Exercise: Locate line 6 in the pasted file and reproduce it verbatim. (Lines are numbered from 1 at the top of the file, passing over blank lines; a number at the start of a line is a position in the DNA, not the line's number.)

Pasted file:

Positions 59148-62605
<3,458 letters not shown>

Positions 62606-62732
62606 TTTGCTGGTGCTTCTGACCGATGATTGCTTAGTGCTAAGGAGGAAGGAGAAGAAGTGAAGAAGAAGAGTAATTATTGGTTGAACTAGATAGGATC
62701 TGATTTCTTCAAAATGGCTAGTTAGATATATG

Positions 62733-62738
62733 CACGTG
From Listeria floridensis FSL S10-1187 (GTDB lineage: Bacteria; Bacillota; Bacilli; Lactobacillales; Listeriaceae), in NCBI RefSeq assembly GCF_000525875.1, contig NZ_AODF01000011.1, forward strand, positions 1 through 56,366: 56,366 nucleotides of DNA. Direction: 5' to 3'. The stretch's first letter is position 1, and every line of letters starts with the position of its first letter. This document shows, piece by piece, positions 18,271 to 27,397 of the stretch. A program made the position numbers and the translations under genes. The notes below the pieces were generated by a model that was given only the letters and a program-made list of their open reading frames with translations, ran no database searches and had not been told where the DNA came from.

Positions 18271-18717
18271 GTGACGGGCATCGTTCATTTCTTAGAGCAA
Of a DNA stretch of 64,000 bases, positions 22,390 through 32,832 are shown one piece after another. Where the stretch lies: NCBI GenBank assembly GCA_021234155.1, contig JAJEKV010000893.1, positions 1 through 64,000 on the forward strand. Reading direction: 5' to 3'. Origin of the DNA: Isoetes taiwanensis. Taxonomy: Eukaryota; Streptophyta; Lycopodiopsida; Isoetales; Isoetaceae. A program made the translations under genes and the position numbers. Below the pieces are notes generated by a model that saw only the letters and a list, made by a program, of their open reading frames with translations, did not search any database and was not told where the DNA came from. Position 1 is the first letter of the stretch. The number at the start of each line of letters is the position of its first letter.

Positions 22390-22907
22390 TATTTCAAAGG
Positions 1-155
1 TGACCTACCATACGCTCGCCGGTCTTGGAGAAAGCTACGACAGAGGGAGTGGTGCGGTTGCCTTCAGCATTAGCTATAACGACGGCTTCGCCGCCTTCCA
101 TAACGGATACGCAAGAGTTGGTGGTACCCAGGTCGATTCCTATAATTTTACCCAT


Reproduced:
Positions 62733-62738